The Tobey Maguire movies (mostly “Spider-Man 2”) have been entertaining; most people complained that Andrew Garfield was too old to play Peter Parker; and most recently, we have Tom Holland, a 21-year-old actor, who did a fabulous job playing him in last year’s “Captain America: Civil War.”
This year, in “Spider-Man: Homecoming,” Parker wants to prove to Tony Stark (Robert Downey, Jr.) that he is not a little kid anymore, and he can become an Avenger. But in the meantime, he constantly calls Stark’s annoyed assistant Happy Hogan (Jon Favreau) about how he fights thugs in Queens.
The latest bad guys Spider-Man fights have dangerous weapons made from the alien technology they found after the Battle of New York (the first “Avengers”). Their leader is Adrian Toomes (Michael Keaton), a family man and former salvage company owner, who wants revenge on the rich and powerful for making him and his crew look like scum. If Stark can have all that cool technology, so can Toomes. And he has a flying armored suit making himself known as “The Vulture.” That’s right. Keaton is “Birdman” again.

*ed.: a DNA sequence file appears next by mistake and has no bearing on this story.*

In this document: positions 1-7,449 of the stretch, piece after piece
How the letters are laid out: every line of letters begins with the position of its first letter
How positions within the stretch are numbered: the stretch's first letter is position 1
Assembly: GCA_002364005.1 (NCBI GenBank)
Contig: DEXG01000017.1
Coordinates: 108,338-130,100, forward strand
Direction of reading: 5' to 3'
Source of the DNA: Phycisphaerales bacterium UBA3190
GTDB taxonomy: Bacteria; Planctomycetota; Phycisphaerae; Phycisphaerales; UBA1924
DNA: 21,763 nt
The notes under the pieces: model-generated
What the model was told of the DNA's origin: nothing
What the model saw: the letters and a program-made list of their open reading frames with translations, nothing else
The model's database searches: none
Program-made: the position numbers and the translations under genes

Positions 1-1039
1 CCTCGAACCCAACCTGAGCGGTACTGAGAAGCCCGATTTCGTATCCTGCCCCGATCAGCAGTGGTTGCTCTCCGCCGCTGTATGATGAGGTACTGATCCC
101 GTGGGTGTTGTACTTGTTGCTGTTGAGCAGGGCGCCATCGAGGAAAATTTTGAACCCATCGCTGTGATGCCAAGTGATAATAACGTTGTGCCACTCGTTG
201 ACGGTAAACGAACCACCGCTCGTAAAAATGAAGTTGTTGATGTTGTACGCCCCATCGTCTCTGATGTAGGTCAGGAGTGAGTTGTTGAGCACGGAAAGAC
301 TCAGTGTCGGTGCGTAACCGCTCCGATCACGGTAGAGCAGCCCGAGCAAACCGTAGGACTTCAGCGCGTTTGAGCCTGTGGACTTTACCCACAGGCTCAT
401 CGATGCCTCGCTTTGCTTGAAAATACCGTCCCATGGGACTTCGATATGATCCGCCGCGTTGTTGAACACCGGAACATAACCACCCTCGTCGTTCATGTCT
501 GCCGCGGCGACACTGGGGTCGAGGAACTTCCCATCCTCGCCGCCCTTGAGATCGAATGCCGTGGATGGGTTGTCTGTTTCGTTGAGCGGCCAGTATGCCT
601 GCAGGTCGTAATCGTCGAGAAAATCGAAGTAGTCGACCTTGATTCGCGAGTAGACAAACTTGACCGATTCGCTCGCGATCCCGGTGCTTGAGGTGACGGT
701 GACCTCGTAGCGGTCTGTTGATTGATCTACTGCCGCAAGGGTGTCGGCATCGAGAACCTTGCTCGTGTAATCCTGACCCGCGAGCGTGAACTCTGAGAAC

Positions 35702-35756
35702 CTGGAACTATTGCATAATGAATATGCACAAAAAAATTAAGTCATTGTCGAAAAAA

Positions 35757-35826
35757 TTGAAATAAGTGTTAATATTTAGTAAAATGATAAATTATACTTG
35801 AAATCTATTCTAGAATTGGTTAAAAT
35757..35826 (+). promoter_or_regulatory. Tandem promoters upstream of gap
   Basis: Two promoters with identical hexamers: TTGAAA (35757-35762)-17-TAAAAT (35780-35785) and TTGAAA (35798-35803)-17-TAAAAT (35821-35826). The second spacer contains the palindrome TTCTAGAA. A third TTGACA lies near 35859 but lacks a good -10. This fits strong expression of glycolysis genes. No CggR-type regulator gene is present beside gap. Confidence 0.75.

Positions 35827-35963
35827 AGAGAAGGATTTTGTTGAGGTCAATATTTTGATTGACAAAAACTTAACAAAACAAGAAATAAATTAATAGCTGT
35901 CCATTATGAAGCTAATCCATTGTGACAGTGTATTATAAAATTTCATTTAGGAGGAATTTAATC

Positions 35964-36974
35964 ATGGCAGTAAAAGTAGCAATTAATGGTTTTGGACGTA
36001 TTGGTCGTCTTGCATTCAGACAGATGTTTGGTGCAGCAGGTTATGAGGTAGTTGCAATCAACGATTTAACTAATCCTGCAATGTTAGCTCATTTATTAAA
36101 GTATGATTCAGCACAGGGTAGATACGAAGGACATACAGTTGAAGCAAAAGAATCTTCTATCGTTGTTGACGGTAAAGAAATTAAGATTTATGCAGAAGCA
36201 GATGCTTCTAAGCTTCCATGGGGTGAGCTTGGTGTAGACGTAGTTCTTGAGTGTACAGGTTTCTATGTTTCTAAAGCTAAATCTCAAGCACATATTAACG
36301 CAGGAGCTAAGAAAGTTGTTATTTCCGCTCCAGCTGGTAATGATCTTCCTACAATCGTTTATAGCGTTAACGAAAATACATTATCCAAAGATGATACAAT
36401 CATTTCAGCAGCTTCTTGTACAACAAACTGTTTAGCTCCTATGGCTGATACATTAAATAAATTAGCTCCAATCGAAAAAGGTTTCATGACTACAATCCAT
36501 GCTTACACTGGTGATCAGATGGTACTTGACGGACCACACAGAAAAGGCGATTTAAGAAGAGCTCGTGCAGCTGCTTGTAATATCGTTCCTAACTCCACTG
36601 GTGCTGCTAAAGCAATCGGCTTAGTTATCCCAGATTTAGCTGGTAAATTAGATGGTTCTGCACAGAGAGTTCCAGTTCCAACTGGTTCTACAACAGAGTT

The only person who knows about Spider-Man’s identity, other than Stark and Hogan, is Peter’s geeky friend Ned (Jacob Batalon), who now becomes his tech guy. There’s also the would-be romance between Peter and Michelle (Zendaya), who has a crush on Spider-Man. And if his Aunt May (Maria Tomei) found out about his superhero identity, then she’d force him to give it up.
Some of the battles left me a bit in a tizzy, but still “Spider-Man: Homecoming” improves on the last three “Spider-Mans,” including the Andrew Garfield movies. Holland, a young actor from “The Impossible” and “The Lost City of Z,” is perfectly cast as Peter Parker. I did say he is 21-years-old.
The movie (directed by Jon Watts and written by John Francis Daley and Jonathan Goldstein) shows how he is more focused on stopping the bad guys than his school activities, and it also represents how the poor want revenge on the rich. Keaton’s Vulture character is that example. And when you see Holland and Keaton together, it’s either emotional or action-packed. You decide.
“Now what about Robert Downey, Jr. as Iron Man?,” you might be asking. He’s here for a good reason: to want Parker to be better than him in judgement and character. And he has an Iron Man avatar for when he isn’t in Queens.